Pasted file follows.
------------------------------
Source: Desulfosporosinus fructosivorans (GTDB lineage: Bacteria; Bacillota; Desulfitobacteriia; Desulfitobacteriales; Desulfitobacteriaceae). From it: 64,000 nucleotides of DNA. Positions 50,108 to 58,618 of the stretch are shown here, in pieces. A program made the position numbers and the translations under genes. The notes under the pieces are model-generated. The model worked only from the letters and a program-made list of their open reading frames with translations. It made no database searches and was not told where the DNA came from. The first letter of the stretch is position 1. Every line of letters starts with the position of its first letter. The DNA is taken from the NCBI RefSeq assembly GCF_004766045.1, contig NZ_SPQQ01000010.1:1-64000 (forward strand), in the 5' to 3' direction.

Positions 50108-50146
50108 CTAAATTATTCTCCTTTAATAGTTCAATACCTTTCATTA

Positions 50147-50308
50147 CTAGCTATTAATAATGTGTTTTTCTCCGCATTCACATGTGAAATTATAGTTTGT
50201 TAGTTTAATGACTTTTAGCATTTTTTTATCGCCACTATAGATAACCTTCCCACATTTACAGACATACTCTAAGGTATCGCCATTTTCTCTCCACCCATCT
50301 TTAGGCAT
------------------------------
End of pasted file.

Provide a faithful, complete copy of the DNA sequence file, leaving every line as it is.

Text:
Source: Desulfosporosinus fructosivorans (GTDB lineage: Bacteria; Bacillota; Desulfitobacteriia; Desulfitobacteriales; Desulfitobacteriaceae). From it: 64,000 nucleotides of DNA. Positions 50,108 to 58,618 of the stretch are shown here, in pieces. A program made the position numbers and the translations under genes. The notes under the pieces are model-generated. The model worked only from the letters and a program-made list of their open reading frames with translations. It made no database searches and was not told where the DNA came from. The first letter of the stretch is position 1. Every line of letters starts with the position of its first letter. The DNA is taken from the NCBI RefSeq assembly GCF_004766045.1, contig NZ_SPQQ01000010.1:1-64000 (forward strand), in the 5' to 3' direction.

Positions 50108-50146
50108 CTAAATTATTCTCCTTTAATAGTTCAATACCTTTCATTA

Positions 50147-50308
50147 CTAGCTATTAATAATGTGTTTTTCTCCGCATTCACATGTGAAATTATAGTTTGT
50201 TAGTTTAATGACTTTTAGCATTTTTTTATCGCCACTATAGATAACCTTCCCACATTTACAGACATACTCTAAGGTATCGCCATTTTCTCTCCACCCATCT
50301 TTAGGCAT